• 8. from concept to indicator
  • 9. Measurement: sensitive , valid, reliable
    • Sensitivity : extent to which cases are homogenous within the value of your variable; precision in measures
      • Keep variable as sensitive as possible
      • But keep in mind limits of measurement method
    There is a sensitivity-reliability trade-off in self-reports with rating scales. People are generally good at giving up to 7 positions, but more than that leads to greater error.
  • 10. measurement levels
    • nominal : variation in kind or type; categories
      • Example: married, living with partner, never married, separated, divorced, widowed
    • ordinal : variation in degree along a continuum; rank order
      • Example: support for Obama (strongly favor, favor, neutral, oppose, strongly oppose)
    • interval : variation in degree along a continuum; relative positions on a continuum
      • Example: year in which event occurred
    • ratio : variation in degree along a continuum; numbers signify absolute position on the continuum and the number zero is meaningful
      • Example: number of battlefield deaths; age of a person
  • 11. Measurement: sensitive, valid, reliable
    • Valid: extent to which what you measure is what you say you measure
      • Face Validity: plausible on its “face”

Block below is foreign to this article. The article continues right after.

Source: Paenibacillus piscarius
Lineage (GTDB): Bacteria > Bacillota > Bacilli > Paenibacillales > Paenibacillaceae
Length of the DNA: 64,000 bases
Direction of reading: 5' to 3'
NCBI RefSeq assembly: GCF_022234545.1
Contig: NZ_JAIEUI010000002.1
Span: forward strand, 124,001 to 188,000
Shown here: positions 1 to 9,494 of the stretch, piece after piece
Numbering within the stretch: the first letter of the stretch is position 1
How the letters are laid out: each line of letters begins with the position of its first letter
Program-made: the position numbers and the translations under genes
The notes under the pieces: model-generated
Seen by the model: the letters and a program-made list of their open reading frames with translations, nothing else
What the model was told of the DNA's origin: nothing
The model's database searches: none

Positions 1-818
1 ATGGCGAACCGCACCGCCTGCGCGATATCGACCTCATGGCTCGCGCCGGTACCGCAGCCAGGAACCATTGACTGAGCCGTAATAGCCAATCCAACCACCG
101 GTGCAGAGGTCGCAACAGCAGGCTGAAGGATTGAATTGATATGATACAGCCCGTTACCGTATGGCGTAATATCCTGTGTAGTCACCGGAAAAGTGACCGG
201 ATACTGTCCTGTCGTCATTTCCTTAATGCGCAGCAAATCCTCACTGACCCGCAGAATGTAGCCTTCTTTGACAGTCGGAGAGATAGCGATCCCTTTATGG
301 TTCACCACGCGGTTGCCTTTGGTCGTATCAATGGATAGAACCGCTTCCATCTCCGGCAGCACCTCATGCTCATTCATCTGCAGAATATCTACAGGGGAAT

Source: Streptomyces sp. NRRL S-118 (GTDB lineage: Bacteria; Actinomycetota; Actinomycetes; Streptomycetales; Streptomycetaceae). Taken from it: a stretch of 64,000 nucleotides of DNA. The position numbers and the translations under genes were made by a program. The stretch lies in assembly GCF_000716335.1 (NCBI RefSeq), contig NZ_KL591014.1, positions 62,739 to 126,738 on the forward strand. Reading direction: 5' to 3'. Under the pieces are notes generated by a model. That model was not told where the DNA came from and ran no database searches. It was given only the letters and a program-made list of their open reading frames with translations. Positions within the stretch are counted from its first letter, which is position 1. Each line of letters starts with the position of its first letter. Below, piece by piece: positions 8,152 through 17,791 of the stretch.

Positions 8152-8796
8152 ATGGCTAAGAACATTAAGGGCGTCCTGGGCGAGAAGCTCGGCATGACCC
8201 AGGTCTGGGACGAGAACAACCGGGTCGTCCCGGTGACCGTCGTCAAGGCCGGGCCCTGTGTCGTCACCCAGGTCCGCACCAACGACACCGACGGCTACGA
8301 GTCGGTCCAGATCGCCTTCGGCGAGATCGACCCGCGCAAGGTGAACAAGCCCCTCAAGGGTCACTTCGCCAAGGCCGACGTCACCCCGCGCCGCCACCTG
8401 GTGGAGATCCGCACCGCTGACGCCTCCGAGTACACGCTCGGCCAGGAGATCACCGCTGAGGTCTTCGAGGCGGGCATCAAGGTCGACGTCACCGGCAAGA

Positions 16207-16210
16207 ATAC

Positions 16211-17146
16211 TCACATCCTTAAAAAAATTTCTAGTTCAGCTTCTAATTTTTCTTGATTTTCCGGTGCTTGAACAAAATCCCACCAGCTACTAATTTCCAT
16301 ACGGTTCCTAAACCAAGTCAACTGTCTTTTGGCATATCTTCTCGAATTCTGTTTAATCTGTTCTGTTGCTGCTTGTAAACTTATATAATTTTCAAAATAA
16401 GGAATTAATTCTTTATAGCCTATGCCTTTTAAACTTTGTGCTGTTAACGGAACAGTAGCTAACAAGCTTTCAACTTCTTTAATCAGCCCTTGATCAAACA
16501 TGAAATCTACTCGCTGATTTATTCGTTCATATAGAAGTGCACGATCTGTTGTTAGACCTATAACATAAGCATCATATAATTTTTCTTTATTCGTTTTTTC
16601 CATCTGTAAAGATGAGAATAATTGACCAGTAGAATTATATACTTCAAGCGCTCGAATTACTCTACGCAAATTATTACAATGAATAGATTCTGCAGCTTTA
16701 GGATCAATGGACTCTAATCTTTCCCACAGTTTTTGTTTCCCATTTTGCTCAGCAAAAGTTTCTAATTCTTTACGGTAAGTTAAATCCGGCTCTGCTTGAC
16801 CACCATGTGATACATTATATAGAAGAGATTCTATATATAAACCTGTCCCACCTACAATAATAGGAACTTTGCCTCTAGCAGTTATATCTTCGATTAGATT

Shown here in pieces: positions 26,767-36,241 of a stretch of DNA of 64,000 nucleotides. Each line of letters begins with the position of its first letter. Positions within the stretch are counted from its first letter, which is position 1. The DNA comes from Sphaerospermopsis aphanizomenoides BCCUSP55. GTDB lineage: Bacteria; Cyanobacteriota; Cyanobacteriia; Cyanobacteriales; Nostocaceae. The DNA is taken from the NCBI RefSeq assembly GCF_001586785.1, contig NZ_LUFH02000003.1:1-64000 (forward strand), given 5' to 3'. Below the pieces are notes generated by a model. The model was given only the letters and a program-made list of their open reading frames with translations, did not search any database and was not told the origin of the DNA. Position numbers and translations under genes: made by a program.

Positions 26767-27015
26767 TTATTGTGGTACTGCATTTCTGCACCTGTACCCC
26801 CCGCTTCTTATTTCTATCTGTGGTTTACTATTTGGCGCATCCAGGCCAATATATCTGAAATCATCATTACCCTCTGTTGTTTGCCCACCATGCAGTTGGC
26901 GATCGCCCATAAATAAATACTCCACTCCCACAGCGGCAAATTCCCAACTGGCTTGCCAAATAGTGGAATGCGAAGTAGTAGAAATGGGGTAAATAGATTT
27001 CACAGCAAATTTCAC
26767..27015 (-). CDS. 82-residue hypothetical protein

• Content Validity: extent to which all components of a systematized concept are measured in the indicator; matching a list of attributes
      • Criterion-related Validity: extent to which an indicator matches criteria; predictive, concurrent
      • Construct Validity: extent to which what you measure behaves as it should within a system of related concepts; an attribute of a measure/indicator
      • Convergent/Divergent Tests
      • Internal Validity: extent to which a research design yields strong evidence of causality; an attribute of the research design
      • External Validity: extent to which a research design yields findings that generalize; an attribute of the research design
  • 12. Measurement: Construct Validity
    • Construct Validity: extent to which what you measure behaves as it should within a system of related concepts; an attribute of a measure/indicator
      • Nomological Net